Later, Jason took advantage of his natural ability as well, and I once again stared at the coastline. I started thinking about that plastic box below. Since my companions had taken care of things so easily, using the box seemed all the more cumbersome. For privacy, I would need to slide the three sections of door in and pull the hatch cover over. I would need to rearrange my clothes, bending over because the ceiling was low, and sit on the box, which would probably be wobbly on the cushion. No. I would wait.

By around noon, we hoisted the main sail, though there was still not much breeze. Passing Camp Pendleton, we had to head farther out to sea. The Marines don’t want random sailboats getting involved in their amphibious exercises. We used the motor as well as the sail, in order to maintain our speed. We wanted to reach Oceanside Harbor before dark, and sunset would be at about 6 p.m. Once again I thought about the box, waiting below, unused.

Berkeley asked for another water bottle. I handed him one and checked the level on mine. I had drunk about a third of it. Don’t think about water, I told myself. I focused on the sea.

Sailing at about three miles offshore slowed our progress down the coast, but we were still confident that we could get into a slip at the harbor before nightfall. By mid-afternoon, Berkeley suggested that Jason hoist the jib, and we could see if there was enough wind to sail. I went forward with Jason, sitting on the deck and holding on to a strut, watching as he attached the jib and hoisted it into position near the top of the mast. Then I went back to take the tiller. The sails were filling with wind, so I shut off the motor. The noise that had been constant all day stopped abruptly. The sudden quiet sent a breath of relaxation through me. We were finally sailing. Water slapped gently against the hull, and there was no other sound. We were all grinning now. In my pure joy, I temporarily forgot about the box.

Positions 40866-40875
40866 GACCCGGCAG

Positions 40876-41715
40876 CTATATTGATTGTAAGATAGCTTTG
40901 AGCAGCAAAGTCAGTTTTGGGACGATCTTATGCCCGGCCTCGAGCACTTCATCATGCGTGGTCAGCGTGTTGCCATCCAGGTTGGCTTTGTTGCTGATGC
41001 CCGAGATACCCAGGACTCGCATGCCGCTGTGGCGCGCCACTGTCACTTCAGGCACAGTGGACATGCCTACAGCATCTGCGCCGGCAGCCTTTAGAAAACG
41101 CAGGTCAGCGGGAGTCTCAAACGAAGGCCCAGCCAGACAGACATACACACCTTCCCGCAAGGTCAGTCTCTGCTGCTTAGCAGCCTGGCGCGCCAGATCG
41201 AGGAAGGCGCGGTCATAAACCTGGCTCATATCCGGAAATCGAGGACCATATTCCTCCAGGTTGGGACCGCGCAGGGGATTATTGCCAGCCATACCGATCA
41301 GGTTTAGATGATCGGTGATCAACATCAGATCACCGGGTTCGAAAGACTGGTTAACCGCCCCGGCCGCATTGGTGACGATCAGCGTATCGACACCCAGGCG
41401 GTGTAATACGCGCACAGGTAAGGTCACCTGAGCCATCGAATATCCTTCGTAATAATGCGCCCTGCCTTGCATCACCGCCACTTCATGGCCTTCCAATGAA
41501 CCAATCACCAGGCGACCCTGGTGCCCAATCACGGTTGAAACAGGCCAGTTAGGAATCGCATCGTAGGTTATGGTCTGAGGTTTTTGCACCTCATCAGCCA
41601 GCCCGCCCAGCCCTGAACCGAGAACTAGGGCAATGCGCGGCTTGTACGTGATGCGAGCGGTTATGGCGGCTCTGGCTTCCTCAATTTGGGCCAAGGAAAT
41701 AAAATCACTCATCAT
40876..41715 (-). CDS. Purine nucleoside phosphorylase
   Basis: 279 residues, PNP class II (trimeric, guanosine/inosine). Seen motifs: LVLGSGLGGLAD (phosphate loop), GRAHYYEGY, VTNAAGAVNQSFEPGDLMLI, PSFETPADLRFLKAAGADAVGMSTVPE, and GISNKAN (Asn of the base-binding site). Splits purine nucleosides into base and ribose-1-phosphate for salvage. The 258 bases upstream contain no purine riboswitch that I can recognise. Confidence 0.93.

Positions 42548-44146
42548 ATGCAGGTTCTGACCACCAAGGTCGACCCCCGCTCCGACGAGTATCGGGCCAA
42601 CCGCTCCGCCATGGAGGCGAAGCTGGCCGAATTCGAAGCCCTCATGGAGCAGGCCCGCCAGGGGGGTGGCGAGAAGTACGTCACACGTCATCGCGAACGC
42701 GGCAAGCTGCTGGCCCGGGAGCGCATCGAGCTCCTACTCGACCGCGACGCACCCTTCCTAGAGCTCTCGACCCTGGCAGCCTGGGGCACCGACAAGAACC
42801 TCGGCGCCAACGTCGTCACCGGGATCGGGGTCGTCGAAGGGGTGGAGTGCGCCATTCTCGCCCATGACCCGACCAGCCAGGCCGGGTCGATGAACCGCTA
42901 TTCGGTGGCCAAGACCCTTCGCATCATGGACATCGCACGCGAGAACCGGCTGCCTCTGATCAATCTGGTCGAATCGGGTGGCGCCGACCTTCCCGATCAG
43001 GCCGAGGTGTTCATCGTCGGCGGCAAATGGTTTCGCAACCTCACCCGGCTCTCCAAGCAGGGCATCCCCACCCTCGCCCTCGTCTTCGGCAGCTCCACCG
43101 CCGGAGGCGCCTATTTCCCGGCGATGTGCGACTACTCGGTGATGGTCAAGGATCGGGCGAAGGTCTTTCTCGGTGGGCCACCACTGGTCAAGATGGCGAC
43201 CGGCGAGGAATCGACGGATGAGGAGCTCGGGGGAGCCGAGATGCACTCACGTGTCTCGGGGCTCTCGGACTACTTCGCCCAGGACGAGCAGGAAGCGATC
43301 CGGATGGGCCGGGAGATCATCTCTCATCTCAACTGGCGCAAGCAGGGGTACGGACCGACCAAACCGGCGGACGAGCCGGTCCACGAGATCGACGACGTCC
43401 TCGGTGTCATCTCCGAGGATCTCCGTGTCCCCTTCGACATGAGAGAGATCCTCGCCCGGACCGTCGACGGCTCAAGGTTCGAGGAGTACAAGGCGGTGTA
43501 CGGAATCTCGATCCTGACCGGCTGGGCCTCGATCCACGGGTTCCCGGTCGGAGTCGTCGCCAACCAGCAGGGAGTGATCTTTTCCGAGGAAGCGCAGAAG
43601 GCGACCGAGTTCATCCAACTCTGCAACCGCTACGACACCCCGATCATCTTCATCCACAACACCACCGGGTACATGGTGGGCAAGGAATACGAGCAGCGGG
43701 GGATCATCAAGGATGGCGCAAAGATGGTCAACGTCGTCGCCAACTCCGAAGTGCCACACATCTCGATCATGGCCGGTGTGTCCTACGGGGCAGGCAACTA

By now we could see a high-rise condo building that I knew was at Oceanside Harbor, and we realized we had time to play before dark. We sailed this way and that, tacking toward the open ocean, enjoying the silent freedom of the wind and water. Finally we headed toward the harbor. The entrance here is not a straight line. It requires first going straight for a short distance, then making a sharp right turn, being careful to stay in the area between the red and green lights. Straying on either side would take us into shallow, hazardous territory. We were back on the motor now, for better control. I steered us into the harbor, then continued on to a slip. Berkeley and Jason stood ready to step onto the dock and secure us.

We had arrived after ten hours on the water and were now safely tucked into our new harbor. My sailboat was home. But I could not stop to revel in the moment. I had to go. I dashed up the ramp in search of the nearest restroom. I could be skipper on my boat. I could be part of the crew, but I would never be one of the guys.

Copyright © Donna Lawrence/2014 Singular Communications, LLC.

Donna LawrenceDonna Lawrence, who is usually quite satisfied with being a woman, lives in Los Angeles. She has written for National Geographic Traveler, the New York Times, Miami Magazine, BizTravel.com, The Educated Traveler and the San Diego Daily Transcript, as well as many other publications.